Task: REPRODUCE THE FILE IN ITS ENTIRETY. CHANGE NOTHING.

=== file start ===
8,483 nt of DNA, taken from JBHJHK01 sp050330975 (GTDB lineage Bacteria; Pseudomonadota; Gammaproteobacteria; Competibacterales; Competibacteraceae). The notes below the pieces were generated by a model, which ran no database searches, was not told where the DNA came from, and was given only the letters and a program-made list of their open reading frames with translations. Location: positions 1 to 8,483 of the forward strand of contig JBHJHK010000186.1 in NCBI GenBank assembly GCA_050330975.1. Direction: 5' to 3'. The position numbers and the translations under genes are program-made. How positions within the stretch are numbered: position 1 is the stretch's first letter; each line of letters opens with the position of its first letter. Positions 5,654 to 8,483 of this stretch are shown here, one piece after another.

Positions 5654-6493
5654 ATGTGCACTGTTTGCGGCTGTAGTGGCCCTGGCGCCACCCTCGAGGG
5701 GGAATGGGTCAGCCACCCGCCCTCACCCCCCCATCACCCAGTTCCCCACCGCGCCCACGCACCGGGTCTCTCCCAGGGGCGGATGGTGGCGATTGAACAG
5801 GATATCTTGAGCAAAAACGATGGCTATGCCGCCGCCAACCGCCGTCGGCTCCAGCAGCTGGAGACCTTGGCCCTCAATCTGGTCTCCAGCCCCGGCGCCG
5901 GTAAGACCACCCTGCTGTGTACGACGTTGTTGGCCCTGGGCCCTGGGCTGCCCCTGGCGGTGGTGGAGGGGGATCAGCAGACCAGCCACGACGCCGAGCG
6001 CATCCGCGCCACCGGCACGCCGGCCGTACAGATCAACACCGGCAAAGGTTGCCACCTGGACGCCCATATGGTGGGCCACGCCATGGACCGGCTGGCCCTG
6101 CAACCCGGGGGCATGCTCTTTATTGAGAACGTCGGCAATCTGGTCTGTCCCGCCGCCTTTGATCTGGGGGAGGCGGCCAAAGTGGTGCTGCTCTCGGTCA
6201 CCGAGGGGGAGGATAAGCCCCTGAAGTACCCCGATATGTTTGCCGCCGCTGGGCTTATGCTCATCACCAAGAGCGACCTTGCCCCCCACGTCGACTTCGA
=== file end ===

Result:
8,483 nt of DNA, taken from JBHJHK01 sp050330975 (GTDB lineage Bacteria; Pseudomonadota; Gammaproteobacteria; Competibacterales; Competibacteraceae). The notes below the pieces were generated by a model, which ran no database searches, was not told where the DNA came from, and was given only the letters and a program-made list of their open reading frames with translations. Location: positions 1 to 8,483 of the forward strand of contig JBHJHK010000186.1 in NCBI GenBank assembly GCA_050330975.1. Direction: 5' to 3'. The position numbers and the translations under genes are program-made. How positions within the stretch are numbered: position 1 is the stretch's first letter; each line of letters opens with the position of its first letter. Positions 5,654 to 8,483 of this stretch are shown here, one piece after another.

Positions 5654-6493
5654 ATGTGCACTGTTTGCGGCTGTAGTGGCCCTGGCGCCACCCTCGAGGG
5701 GGAATGGGTCAGCCACCCGCCCTCACCCCCCCATCACCCAGTTCCCCACCGCGCCCACGCACCGGGTCTCTCCCAGGGGCGGATGGTGGCGATTGAACAG
5801 GATATCTTGAGCAAAAACGATGGCTATGCCGCCGCCAACCGCCGTCGGCTCCAGCAGCTGGAGACCTTGGCCCTCAATCTGGTCTCCAGCCCCGGCGCCG
5901 GTAAGACCACCCTGCTGTGTACGACGTTGTTGGCCCTGGGCCCTGGGCTGCCCCTGGCGGTGGTGGAGGGGGATCAGCAGACCAGCCACGACGCCGAGCG
6001 CATCCGCGCCACCGGCACGCCGGCCGTACAGATCAACACCGGCAAAGGTTGCCACCTGGACGCCCATATGGTGGGCCACGCCATGGACCGGCTGGCCCTG
6101 CAACCCGGGGGCATGCTCTTTATTGAGAACGTCGGCAATCTGGTCTGTCCCGCCGCCTTTGATCTGGGGGAGGCGGCCAAAGTGGTGCTGCTCTCGGTCA
6201 CCGAGGGGGAGGATAAGCCCCTGAAGTACCCCGATATGTTTGCCGCCGCTGGGCTTATGCTCATCACCAAGAGCGACCTTGCCCCCCACGTCGACTTCGA